Perhaps “revolution” was too strong a word. But Sanders’s point was that breaking with market liberalism would require a radical departure from politics as usual. It would require, in short, a populist revolt.
In 1968, George Wallace ran as an independent, siphoning off votes primarily from Democrats in both North and South, and carrying five Southern states. At the time, it was unimaginable that the blue-collar workers who had formed the bulwark of the New Deal majority would bolt from the Democratic Party and help Republicans create a conservative majority for market liberalism. But Wallace’s populist appeal was a sign of what was to come: The parties realigned, and a new world view replaced the old.
Nearly half a century later, are Trump and Sanders playing a similar role? And if so, what will America’s new political parties—and its new political consensus—look like?
The answer, in part, depends on the economy. The first populist assault on market liberalism, championed by the Perot and Buchanan crusades of the ’90s, was beaten back by the internet boom. If today’s mild recovery gives way to another boom, Trump and Sanders’s populism could conceivably retreat into political background noise—waiting to be reawakened, with new political champions, after the next economic plunge.
But a new boom is unlikely. The recovery is fragile. Because market liberalism has left us with huge trade deficits, the United States relies on countries like China, Japan, and Germany to prop up our economy and sustain our financial sector by using their trade surpluses to buy U.S. government bonds or properties. That arrangement, which helped fuel the housing bubble that burst in 2007, broke down after the financial crash. As China’s growth slows, and as Europe fails to bounce back from the Great Recession, the chances of a buoyant American recovery are slim. What’s more likely is another downturn, which will keep the fires of discontent burning brightly well past November.
That discontent will continue to roil both parties. Trump’s candidacy has driven a wedge in the long-standing Republican coalition between business leaders and the white working class. Even if Trump is soundly defeated by Hillary Clinton, the rift he’s opened in the party won’t be magically healed. Business Republicans will try to use his loss to discredit the Trumpian critique of market liberalism, the same way moderate Republicans made the case that Barry Goldwater’s landslide loss in 1964 meant his hard-line conservatism was a nonstarter. The establishment lost that argument, and it could lose again. Trump’s working-class supporters furiously reject the GOP’s support for free trade, overseas investment, and large-scale immigration, and they oppose Republican calls to privatize New Deal programs like Social Security and Medicare. And Trump, like Goldwater, will almost surely inspire less foolish, less unhinged imitators who can rally his troops in future elections and further divide the party.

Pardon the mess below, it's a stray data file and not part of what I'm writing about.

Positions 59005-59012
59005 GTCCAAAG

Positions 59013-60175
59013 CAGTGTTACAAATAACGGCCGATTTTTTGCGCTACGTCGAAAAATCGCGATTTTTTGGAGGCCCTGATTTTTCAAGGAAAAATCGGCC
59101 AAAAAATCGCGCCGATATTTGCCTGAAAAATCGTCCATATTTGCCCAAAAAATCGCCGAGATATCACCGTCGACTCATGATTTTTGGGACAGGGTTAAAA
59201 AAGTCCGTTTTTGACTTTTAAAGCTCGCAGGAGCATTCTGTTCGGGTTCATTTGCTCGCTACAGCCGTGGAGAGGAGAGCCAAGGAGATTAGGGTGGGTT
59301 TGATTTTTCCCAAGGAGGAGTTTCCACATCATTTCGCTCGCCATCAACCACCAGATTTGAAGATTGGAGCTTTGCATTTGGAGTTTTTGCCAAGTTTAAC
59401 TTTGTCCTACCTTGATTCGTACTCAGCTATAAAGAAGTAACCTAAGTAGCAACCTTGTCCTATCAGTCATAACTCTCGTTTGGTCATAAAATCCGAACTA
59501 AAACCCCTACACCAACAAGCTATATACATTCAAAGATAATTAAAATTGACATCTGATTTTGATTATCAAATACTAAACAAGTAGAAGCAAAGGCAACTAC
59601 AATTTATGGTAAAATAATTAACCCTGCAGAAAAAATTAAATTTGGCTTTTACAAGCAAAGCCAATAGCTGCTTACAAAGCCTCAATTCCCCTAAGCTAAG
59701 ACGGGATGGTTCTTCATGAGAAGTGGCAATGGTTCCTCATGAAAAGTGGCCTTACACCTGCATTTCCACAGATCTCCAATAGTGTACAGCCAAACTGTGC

Sanders’s campaign has already had a decisive impact on the Democratic Party, driving Hillary Clinton to distance herself from market liberalism. In her acceptance speech at the Democratic convention, she denounced “unfair trade deals,” promised to “stand up to China,” and vowed to punish corporations that “ship their jobs overseas.” But despite such talk, Clinton is hardly a born-again populist, and her presidency won’t reconcile the party’s factions. Sanders himself may exert little personal influence after the election, but prominent Democrats like Senators Elizabeth Warren and Sherrod Brown share his populist rejection of market liberalism. That sets up an ongoing struggle with the party’s backers on Wall Street and in Silicon Valley.
How will this all shake out? One thing’s certain: There will be no “populist agenda” that achieves landmark legislation. That’s not what populists do. Instead, they set the broader direction of political reform and realignment. And the movements unleashed by Trump and Sanders suggest that we’re headed toward a rejection of unfettered globalization. That will usher in, among other things, limits on free trade, stricter financial regulations, and more spending on large-scale infrastructure. It could also bring new restrictions on unskilled immigration.
What would this new economic nationalism mean for the political parties? If another downturn causes an even stronger upsurge in populism, it’s not inconceivable that Republican voters could end up driving out the Koch brothers and turning the GOP into a right-wing “workers party,” as Trump has predicted. Or that the Democrats, even at the risk of alienating Wall Street and Silicon Valley, could embrace Sanders’s vision and once again become a home for the working-class whites who left them in the last great realignment.
It’s easy to throw cold water on such scenarios. Would the Republicans, the party of business for a century and a half, really slough off the bulk of their financial support? Would the Democrats, after years of embracing identity politics, actually be capable of reviving FDR’s universal approach to social and economic legislation?
But it’s always unfathomable, at any given moment, that the current political consensus could suddenly unravel, or that a major political party would dramatically reject its long-standing identity. Trump and Sanders remind us that such radical transformation is not only possible, but inevitable. Back in the 1960s, almost no one imagined, let alone predicted, that FDR’s New Deal legacy would be seized by a Goldwater acolyte like Ronald Reagan and transformed into something entirely new. It shouldn’t be hard to envision that another charismatic TV personality with a frighteningly simpleminded view of global affairs, or even an elderly Vermont socialist, could be harbingers and catalysts of another great crisis in American politics. That’s what populists do. They signal the arrival of the unimaginable.